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  • Writer's pictureMonica Bell

Myths of Sex

Why do myths matter? Because they permeate our thinking, consciously or unconsciously, and affect our behavior and relationships. We don’t have sexual relationships in a vacuum. Everything changes- our bodies, our stressors, families, jobs, and friends and so do attitudes about sex and sexual desire. It is only recently that women’s desires have even been seriously considered. Let’s look at common misconceptions and factors that can help you reorient your thinking around sex.


 

Myths:


Your Sex Drive Stays the Same


Your sex drive may have waned through the years, while your partner’s may not have. Discrepancies in sex drive are one of the most common reasons couples seek counseling. A decrease in sex drive for both men and women can be due to hormone disruptions- specifically declining testosterone levels for men and women and estrogen for women. Hormone replacement can have a dramatic effect on sex drive.


Everyone is Having More Sex Than You


Here’s the thing: people may say they have more sex than they are. According to one study, the average number of times couples have sex per week:

  • 7% of American adults had sex once or twice in the last year

  • 10% did not have sex in the past year

  • 19% had sex twice or thrice per month

  • 17% had sex once a month

  • 5% had sex four or more times a week

  • 16% had sex twice or thrice per week

  • 25% had sex weekly


Another study showed that about one in three people have had no partnered sex in the last year. Why does this matter? Comparing yourself to others only causes more anxiety and pressure. As long as you are having sex with your partner in a consistent manner, you are doing just fine. It is normal for couples to have less sex over time due to children, increased responsibilities, stress… you name it. 


Sex Means Penetration


Sex is not a single behavior. Men have no problem reaching orgasm through penetration (about 75%), whereas only 18 % of women can orgasm through penetration alone. They need clitoral stimulation. And besides, some people don’t like penetration and don’t consider it part of their sexual experience.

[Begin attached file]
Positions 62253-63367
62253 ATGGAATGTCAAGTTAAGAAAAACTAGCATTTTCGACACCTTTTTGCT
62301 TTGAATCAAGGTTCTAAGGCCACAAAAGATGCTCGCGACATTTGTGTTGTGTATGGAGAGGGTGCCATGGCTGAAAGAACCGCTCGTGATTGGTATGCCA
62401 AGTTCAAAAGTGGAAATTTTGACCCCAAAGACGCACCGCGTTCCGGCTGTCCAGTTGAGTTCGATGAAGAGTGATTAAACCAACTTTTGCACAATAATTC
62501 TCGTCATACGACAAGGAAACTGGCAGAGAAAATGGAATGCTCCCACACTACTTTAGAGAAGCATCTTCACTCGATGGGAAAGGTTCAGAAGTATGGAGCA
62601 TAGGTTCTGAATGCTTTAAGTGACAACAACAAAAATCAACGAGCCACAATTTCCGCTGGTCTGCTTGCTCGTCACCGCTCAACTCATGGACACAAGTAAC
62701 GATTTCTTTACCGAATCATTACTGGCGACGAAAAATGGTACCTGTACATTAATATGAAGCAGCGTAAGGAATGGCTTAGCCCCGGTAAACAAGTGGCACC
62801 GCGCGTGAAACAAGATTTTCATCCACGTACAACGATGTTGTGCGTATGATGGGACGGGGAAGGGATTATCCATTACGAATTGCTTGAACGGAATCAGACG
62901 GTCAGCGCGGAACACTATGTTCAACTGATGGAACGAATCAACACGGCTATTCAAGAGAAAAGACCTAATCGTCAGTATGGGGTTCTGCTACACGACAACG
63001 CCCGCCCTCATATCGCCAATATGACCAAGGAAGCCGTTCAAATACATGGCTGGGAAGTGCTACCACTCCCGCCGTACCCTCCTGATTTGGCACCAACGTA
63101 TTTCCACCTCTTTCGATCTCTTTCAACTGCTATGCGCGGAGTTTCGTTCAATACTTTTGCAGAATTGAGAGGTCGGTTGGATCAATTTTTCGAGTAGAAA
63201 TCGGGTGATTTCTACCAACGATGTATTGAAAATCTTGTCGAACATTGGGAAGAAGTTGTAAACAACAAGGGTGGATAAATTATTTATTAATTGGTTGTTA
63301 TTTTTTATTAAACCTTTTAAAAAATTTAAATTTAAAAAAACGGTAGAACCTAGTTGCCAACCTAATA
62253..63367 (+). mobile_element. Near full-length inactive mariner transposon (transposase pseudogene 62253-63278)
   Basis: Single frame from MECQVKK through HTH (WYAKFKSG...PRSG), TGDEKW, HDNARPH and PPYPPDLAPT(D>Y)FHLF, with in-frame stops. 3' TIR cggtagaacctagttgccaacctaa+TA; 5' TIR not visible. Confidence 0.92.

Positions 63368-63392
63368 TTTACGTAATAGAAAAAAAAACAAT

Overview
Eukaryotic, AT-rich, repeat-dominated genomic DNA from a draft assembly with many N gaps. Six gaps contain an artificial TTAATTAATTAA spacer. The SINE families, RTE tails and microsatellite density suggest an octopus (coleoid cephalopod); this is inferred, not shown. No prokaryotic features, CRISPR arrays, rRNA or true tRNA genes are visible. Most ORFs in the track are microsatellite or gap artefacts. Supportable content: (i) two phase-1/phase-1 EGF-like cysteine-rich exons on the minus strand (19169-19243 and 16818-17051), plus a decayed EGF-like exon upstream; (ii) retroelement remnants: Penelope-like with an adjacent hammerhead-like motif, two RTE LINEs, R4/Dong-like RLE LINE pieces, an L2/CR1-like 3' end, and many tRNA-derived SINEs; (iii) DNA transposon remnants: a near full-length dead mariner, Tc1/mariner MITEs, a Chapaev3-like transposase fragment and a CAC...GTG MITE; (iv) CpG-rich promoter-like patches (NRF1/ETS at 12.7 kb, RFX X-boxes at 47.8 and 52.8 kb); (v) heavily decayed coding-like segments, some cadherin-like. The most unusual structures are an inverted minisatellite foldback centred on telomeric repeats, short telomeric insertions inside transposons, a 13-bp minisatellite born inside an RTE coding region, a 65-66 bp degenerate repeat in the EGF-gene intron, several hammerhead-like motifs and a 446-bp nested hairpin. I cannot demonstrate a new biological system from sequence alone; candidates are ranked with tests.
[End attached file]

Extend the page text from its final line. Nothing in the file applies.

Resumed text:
It is Normal for Sex to Hurt


If you are having pain during sex, see us to discuss why. If you are post-menopausal, painful sex is likely due to a lack of lubrication, which can occur because of a drop in estrogen. Our CO2 laser can help in addition to hormone replacement. Who wants to have sex if it is painful? Menopause is a time when all of your notions about your sexuality- desire, ability to orgasm, physical comfort during sex are all upended. It isn’t that your core personality has changed- it is the significant drop in estrogen, testosterone, and progesterone that cause night sweats, irritability, a dry vagina, changes in mood, difficulty sleeping, and brain fog.


Men Always Want More Sex Than Women


Both men and women have fluctuations in sexual desire. Men can feel pressured to always initiate sex, and women typically masturbate less, which prevents you both from fully exploring sexual desire. If you are a post-menopausal woman, your sexual desire may completely disappear, which you may accept as a normal part of aging, but it isn’t. Hormone replacement can restore libido.


Planned Sex is Boring


The fact is, if you don’t plan sex, it may not happen as the years go by and you are having less sex.  Scheduling sex can be arousing in itself and keeps you both committed to sexual intimacy. Be mindful of your differing sexual personality types when planning sex, and don’t be afraid to spice things up a bit by trying new things.


If You Are Aroused, You Don’t Need Lubricant

Vaginal dryness is a common condition in postmenopausal females. Hormone replacement and vaginal rejuvenation can help you enjoy sex more without discomfort. 


Masturbating While You Are in a Relationship Means Your Partner Doesn’t Stimulate You


Masturbation is a completely normal form of sexual expression, both if you are single or in a partnership. Masturbation can be relaxing and allows you to learn about your body and what you like.  Masturbation can increase sexual comfort with your partner. 


Older Adults Don’t Have Sex


Intimacy is important at any age. 54% of adults 60 and over report having sex two or three times per month, and 23% report having sex one or more times per week. Older adults face unique challenges when considering sexual activity, such as vaginal dryness, low libido, physical disabilities, and erectile dysfunction. However, with hormone replacement and a commitment to improving physical health, older adults can have sex as often as younger adults.


 

Create Your Sexual Path


Myths and misinformation about sex and sexuality can have an outsized influence on desire, expectations, and personal growth. Meet your sexual challenges head-on and chart your own path toward greater intimacy.

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